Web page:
BY MANDIPA NDLOVU
Former International Criminal Court lawyer Fadzayi Mahere has announced her move from being an independent to being a senior member of the MDC Alliance. Her move could have wide ripple effects in Zimbabwean politics.
In an unexpected announcement on June 19, 2019, advocate Mahere took to her Twitter and Facebook accounts to officially announce that she had joined the MDC Alliance as the secretary for education, sports and culture.
This comes at a time when the Zimbabwean people continue to face the harsh realities of a battered economy caused largely by captured institutions. Mahere’s announcement, which called for a “united opposition” that “must speak with one voice”, indicates a shift in her angle of engagement with Zimbabwe’s political landscape.
After ascending to public-figure status through her vocal fight against the introduction of bond notes, Cambridge-educated Mahere ran her “Yellow Campaign” which was set as a clean, independent campaign in a bid to win the Mount Pleasant parliamentary seat in Zimbabwe’s 2018 elections. Her loss to MDC Alliance candidate Samuel Banda after a highly visible campaign was evidence that she needed to pick a side if she stood a chance of being voted into a change-maker’s seat.
Mahere’s intentions for transforming a defunct Zimbabwean political culture have always been clear. Borrowing from Larry Diamond, political cultures are characterised by various beliefs, attitudes and evaluations of a given political system and one’s role within it. In this, democratic legitimacy is vital to the consolidation of one’s aspirations.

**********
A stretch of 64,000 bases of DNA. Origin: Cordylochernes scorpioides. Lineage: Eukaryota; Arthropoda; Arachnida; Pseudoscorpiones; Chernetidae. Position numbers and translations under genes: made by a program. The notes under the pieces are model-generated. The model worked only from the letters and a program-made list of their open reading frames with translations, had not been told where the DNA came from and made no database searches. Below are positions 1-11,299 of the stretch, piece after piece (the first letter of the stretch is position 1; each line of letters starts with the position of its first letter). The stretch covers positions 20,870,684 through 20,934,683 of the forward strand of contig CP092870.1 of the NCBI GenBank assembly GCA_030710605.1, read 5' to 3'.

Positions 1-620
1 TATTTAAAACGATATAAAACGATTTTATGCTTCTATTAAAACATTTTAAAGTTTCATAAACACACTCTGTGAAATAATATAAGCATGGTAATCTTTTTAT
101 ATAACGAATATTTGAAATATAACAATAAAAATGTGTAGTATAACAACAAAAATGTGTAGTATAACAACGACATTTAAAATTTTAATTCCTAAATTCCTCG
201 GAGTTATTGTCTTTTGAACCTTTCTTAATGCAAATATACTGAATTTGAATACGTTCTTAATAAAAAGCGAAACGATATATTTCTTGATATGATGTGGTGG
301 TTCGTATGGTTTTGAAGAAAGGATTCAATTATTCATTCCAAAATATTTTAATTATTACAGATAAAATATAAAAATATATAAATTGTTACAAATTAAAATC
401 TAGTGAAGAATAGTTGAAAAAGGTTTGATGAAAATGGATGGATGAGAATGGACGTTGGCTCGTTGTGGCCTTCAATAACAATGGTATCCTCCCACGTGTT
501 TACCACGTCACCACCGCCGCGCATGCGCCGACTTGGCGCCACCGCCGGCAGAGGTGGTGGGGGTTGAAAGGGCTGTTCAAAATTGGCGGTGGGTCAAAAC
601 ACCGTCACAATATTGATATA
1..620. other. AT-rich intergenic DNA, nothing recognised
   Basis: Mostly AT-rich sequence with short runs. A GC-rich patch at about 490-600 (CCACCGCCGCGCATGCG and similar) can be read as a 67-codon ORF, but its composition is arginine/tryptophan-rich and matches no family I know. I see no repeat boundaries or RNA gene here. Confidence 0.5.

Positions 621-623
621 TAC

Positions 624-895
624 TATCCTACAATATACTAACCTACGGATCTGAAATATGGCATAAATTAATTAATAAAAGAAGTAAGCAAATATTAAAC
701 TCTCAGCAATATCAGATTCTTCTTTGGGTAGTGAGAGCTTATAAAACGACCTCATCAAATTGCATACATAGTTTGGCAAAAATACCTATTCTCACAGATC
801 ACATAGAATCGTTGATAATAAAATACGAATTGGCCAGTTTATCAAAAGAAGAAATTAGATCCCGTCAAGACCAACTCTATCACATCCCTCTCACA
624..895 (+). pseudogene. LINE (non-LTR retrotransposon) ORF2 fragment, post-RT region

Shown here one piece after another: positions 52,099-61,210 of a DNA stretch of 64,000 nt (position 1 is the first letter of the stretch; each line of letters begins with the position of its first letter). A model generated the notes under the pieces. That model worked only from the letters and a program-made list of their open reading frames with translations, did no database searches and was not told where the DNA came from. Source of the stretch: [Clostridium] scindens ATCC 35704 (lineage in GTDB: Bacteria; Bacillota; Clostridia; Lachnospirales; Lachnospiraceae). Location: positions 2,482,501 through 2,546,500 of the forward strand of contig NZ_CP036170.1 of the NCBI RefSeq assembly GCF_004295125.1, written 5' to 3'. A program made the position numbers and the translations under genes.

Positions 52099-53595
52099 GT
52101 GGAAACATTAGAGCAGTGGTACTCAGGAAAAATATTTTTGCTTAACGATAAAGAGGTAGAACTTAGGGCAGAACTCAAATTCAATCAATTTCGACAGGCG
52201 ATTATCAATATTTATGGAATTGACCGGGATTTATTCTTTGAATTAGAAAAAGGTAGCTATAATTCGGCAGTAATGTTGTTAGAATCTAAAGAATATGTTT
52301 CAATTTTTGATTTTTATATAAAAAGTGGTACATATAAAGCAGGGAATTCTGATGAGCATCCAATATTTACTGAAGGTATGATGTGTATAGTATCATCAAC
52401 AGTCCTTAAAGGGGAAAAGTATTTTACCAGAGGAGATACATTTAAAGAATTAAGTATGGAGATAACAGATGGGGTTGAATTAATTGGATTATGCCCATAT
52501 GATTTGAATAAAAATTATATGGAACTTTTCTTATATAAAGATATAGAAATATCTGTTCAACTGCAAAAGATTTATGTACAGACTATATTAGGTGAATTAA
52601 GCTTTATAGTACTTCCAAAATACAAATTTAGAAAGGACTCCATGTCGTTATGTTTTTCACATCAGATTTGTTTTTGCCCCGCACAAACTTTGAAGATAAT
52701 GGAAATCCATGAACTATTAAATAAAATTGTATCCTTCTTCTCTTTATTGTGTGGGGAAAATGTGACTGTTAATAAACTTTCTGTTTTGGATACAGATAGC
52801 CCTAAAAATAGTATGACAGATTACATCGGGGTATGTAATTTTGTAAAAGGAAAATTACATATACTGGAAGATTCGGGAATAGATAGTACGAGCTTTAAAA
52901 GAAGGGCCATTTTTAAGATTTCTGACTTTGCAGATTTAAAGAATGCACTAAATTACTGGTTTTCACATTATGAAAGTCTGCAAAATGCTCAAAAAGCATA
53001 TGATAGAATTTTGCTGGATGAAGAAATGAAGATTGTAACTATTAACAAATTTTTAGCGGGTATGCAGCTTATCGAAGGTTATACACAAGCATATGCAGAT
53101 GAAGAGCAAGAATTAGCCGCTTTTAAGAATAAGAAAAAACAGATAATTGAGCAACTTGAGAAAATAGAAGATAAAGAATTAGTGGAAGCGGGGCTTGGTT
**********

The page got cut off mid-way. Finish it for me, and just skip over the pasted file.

When wanting to make such a change, the feasibility of doing so through individual candidature has often proven ineffective — especially if one’s aim is to influence institutions. Partisan loyalties cover a wider base of social groups that may not necessarily share identical political cultures, but rally to support the party with the most beneficial outcome for them. In this, numbers remain important.
Partisan political loyalties have long held clout within the Zimbabwean political landscape. Indicators from Afrobarometer note that in 2017, 62% of respondents felt they needed to toe the partisan line when it came to civic-political engagement. Trauma and memory studies reveal that by nature, whether human beings will admit it or not, we dread engaging with the fear of the unknown and the uncertainty thereof.
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In a state such as Zimbabwe, where citizens continue to live under the inhibitions of structuralised trauma, local sentiments of “rather the devil we know” continue to blind citizens from taking potentially transformative independent candidates seriously. This is the reason we continue to see the same faces dominate political discourse and remain at the political settlement table as bargaining elites.